A creative way to improve school funding has made it out of committee.
The House Education Committee approved House Bill 809 from Del. Israel O’Quinn, R-Bristol, that would allow state school systems to sell commercial advertising on their buses as schools continue to struggle with funding. The committee voted 18-2 in favor of the bill.
Del. Schuyler VanValkenburg, D-Henrico, was one of two opponents and said he voted no because of the long-term implications.
“This is a short-term Band-Aid,” said VanValkenburg, a government teacher in Henrico County. “It kind of lets us off the hook in terms of our constitutional responsibility to fund our schools.”
“It potentially has longer-term consequences than what we’re thinking about.”
State K-12 funding has dropped about 11 percent since the Great Recession, with per-student contributions falling across the state. In rural schools, for example, the per-student state funding has gone from $6,893 in 2009 to $6,117 this school year, according to an analysis by The Commonwealth Institute for Fiscal Analysis, a research organization based in Richmond that focuses on economics and policy.
“This is an outside-the-box revenue stream,” O’Quinn said.
Here are other education bills taken up Monday:
Media literacy advisory council
The establishment of a state advisory council aimed at improving media literacy cleared its first hurdle Monday.
A House Education subcommittee unanimously voted to report House Bill 199 from Del. Rip Sullivan, D-Arlington. The bill would establish the Digital Citizenship, Internet Safety and Media Literacy Advisory Council, a 12-person group appointed by the superintendent of public instruction.
The council would include at least one teacher, librarian, parent-teacher organization representative, school administrator and expert. Committee members raised concern about the bill not having a cap on the number of appointees, but eventually agreed with Sullivan on a 12-person group.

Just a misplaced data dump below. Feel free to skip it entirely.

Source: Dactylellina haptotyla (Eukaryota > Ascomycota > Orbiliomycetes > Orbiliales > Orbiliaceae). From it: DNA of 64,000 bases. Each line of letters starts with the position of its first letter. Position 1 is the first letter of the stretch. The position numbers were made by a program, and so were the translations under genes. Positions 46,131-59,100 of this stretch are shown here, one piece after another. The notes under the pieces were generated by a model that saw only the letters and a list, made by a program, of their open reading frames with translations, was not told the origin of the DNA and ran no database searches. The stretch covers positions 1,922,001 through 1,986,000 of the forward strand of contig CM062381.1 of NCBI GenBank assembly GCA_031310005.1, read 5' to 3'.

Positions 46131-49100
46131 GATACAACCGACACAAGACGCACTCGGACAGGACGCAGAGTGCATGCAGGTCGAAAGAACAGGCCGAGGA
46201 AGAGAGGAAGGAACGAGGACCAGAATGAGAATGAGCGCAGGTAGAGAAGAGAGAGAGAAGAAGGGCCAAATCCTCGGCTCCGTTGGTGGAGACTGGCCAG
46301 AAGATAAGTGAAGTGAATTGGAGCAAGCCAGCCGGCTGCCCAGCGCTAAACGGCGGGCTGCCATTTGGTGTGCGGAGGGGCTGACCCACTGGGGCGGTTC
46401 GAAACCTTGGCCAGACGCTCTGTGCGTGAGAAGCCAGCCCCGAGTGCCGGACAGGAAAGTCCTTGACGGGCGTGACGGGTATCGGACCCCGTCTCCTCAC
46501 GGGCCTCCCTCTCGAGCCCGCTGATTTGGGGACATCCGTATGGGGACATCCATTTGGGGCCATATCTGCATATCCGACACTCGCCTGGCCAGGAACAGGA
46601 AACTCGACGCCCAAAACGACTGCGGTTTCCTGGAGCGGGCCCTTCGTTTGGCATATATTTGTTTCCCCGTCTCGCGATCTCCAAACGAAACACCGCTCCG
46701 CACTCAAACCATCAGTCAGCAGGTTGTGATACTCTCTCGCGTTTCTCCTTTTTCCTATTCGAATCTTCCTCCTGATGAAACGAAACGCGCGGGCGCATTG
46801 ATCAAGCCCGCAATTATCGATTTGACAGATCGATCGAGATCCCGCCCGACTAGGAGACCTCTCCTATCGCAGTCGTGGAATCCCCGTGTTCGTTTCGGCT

“I’m not trying to create a big bureaucracy here,” Sullivan said. “It’s a needed effort.”
The council would have two years to complete its work before reporting back to the General Assembly.
The bill now heads to the full House Education Committee.
College civics course bill fails
Virginia college students won’t have to finish a civics course in order to graduate.
House Bill 327 from Del. David Yancey, R-Newport News, would have required each undergraduate student at public colleges in Virginia to complete at least one civics course in order to graduate. The bill failed to get out of subcommittee.
A House Education subcommittee on Monday opted to pass the bill by indefinitely in a 7-0 vote.
Home-school dual enrollment
A bill that would expand home-schooled students’ access to dual-enrollment classes was killed Monday.
House Bill 497 from Del. Robert Bell, R-Albemarle, who had introduced the “Tebow bill” that met a similar fate Monday, failed in a House Education subcommittee. Although they currently have access to the classes, home-schooled students usually have to pay for them. The bill would have mandated that home-schooled students wouldn’t have to pay more for the classes than regular public school students.
Like the “Tebow bill,” defeated on an 11-11 vote in the full House Education Committee on Monday, this bill was intended to improve access for home-schooled students.
A third home-school-related measure from Bell, House Bill 521, would have given home-schooled students access to Virtual Virginia, the Education Department’s program for online courses. That bill also met opposition, being struck from the docket in subcommittee.
Bills related to in-state tuition tabled
A House Appropriations subcommittee tabled two bills related to in-state tuition.
House Bill 46 from Del. Paul Krizek, D-Fairfax, would have given in-state tuition rates until July 1, 2022, to any student from the Virgin Islands or Puerto Rico who was affected by Hurricane Maria in September. The Higher Education Subcommittee passed the bill by indefinitely in a 5-3 vote.
House Bill 1425 from Del. Debra Rodman, D-Henrico, would have allowed public colleges in Virginia to grant full or partial tuition waivers to dependent students of faculty members.
The bill from Rodman, a college professor, was tabled, also in a 5-3 vote.
Committee members raised concern about the bill’s limitations to just professors, rather than all state employees, including college staff members.